Investigating the molecular mechanisms underlying touch in mice

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Dokumentart: PhDThesis
Date: 2016-06
Language: English
Faculty: 7 Mathematisch-Naturwissenschaftliche Fakultät
7 Mathematisch-Naturwissenschaftliche Fakultät
Department: Interdisziplinäre Arbeitsgemeinschaften und Einrichtungen
Advisor: Hu, Jing (Dr.)
Day of Oral Examination: 2016-06-15
DDC Classifikation: 570 - Life sciences; biology
610 - Medicine and health
Keywords: Cholesterin , Maus
Other Keywords:
Stomatin like protein-3
Sensory neurons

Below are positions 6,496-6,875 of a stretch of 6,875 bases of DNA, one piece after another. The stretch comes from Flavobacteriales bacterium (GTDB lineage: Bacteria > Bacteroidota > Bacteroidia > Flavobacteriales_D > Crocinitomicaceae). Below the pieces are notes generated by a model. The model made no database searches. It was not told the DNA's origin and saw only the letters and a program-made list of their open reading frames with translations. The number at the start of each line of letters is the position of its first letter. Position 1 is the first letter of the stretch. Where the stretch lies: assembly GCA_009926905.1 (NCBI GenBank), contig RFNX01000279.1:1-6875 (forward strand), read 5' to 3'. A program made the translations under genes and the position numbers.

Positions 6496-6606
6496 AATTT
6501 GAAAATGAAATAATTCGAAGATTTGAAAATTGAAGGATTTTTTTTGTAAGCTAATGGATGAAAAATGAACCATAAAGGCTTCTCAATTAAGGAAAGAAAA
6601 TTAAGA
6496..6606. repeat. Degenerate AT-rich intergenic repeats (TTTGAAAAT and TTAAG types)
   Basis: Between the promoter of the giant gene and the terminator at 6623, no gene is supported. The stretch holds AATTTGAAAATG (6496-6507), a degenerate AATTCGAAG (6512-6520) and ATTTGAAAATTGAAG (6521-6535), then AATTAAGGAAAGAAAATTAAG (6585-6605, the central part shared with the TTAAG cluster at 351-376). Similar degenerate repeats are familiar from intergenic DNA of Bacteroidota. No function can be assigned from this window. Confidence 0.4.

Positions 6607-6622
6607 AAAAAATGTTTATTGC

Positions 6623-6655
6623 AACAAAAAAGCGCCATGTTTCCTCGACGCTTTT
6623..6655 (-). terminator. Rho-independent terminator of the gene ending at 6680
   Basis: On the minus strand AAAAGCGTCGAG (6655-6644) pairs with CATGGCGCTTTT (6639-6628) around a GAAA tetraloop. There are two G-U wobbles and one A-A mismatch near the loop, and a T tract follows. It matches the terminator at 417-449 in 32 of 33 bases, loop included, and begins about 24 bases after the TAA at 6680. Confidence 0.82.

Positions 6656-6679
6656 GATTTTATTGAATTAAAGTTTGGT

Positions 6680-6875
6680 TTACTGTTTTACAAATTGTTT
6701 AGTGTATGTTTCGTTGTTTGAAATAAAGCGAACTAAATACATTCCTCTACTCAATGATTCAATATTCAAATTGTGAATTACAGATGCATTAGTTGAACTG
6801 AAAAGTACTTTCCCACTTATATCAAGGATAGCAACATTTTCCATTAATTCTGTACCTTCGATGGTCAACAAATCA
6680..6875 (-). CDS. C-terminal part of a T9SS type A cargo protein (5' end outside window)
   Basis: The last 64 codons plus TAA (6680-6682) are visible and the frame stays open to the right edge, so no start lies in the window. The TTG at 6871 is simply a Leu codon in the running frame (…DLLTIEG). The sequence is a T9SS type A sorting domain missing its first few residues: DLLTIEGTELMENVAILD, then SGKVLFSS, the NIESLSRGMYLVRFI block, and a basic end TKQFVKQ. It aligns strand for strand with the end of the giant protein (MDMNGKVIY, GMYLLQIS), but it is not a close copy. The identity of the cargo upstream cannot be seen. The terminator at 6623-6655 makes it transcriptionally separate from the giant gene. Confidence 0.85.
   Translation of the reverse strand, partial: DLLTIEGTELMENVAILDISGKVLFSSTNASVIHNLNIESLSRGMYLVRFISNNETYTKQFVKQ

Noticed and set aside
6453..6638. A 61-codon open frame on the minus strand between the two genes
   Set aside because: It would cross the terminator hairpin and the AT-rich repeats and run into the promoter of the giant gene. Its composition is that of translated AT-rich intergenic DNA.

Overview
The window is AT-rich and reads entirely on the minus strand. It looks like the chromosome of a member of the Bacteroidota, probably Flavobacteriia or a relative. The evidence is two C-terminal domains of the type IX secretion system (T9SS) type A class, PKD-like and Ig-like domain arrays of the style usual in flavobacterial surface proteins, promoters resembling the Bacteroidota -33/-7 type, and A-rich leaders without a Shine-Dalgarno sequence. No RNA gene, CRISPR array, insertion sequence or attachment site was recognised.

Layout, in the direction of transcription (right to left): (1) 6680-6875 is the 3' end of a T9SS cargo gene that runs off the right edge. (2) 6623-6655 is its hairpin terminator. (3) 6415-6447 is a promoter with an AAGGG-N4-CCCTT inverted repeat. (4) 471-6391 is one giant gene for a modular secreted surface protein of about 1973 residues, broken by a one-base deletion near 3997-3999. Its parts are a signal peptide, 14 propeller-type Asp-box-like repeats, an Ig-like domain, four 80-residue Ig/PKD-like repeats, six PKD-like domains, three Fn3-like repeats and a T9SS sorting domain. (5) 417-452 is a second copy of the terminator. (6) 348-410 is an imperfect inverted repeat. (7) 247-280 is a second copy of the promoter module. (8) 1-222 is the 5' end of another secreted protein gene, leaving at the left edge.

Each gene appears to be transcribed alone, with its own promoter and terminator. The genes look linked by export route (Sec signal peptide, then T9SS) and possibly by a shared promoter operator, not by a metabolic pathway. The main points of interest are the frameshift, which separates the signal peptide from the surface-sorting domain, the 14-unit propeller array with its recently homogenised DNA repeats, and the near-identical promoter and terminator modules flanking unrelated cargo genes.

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Although mechanosensation might be the most ancient one among our five senses, the mechanotransduction mechanism underlying the sense of touch remains to be least understood. A Stomatin like protein-3 (STOML3) has been shown to be essential for touch sensation in mouse. However, the molecular mechanisms by which STOML3 contribute to mechanotransduction remain elusive. In the first chapter of the thesis, we suggest a novel mechanism by which STOML3 modulates sensory mechanostransduction. STOML3, via binding cholesterol, controls membrane mechanics, thus facilitates the force transfer and tunes the sensitivity of the mechanically gated channels, including Piezo channels. Several lines of evidence support this conclusion. First, STOML3 is detected in cholesterol enriched lipid raft. Depletion of cholesterol and deficiency of STOML3 in sensory neurons similarly and interdependently affect membrane mechanics and attenuate mechanosensitivity. Second, we demonstrate that an intact STOML3 is essential for maintaining membrane mechanics to sensitize mechanically gated Piezo1 and Piezo2 channels in heterologous systems. Such a stiffened membrane can be softened by either depleting cholesterol or genetic disruption of cholesterol binding of STOML3. Third, mutation of residue involved in cholesterol binding (STOML-P40S) fails to modulate the sensitivity of Piezo channels or restore the mechanosensitivity of STOML3-/- sensory neurons. Finally, using a behavioral test, we show that cholesterol depletion could attenuate tactile allodynia and this effect involves STOML3. Factoring all these together, we propose that the stiffened membrane by STOML3 is essential for sensory mechanotransdution in vitro and the tactile sensitivity in vivo. STOML3 has been previously shown to interact with and inhibit the activity of Acid-sensing ion channels (ASICs). However, little is known about how this works. In the second chapter of the thesis, we examined whether STOML3 requires cholesterol-rich lipid rafts for regulating the activities of its associated ASIC channels. We show disrupting cholesterol-rich lipid rafts with Methyl-β-cyclodextrin robustly increases the proton-gated ASICs-like current in sensory neurons from C57BL/6N but not STOML3-/- mice, suggesting that the regulation of acid-sensing ion channels by lipid rafts involves STOML3 in sensory neurons. In heterologous expression cells, cholesterol depletion increases proton-gated ASICs-mediated currents and abolishes the inhibition of STOML3 on ASIC channel activity. Collectively, we suggest the regulation of ASIC channel by STOML3 requires the involvement of cholesterol-rich lipid rafts in mouse sensory neurons. In summary, with the above mentioned work, we would like to propose that binding cholesterol might be a general mechanism for STOML3 to regulate its associated ion channels including Piezos and ASICs. Touch evoked pain is the most common symptom of chronic pain and the effective treatment is absent. Our work on STOML3 would provide therapeutic opportunity for treating chronic pain.

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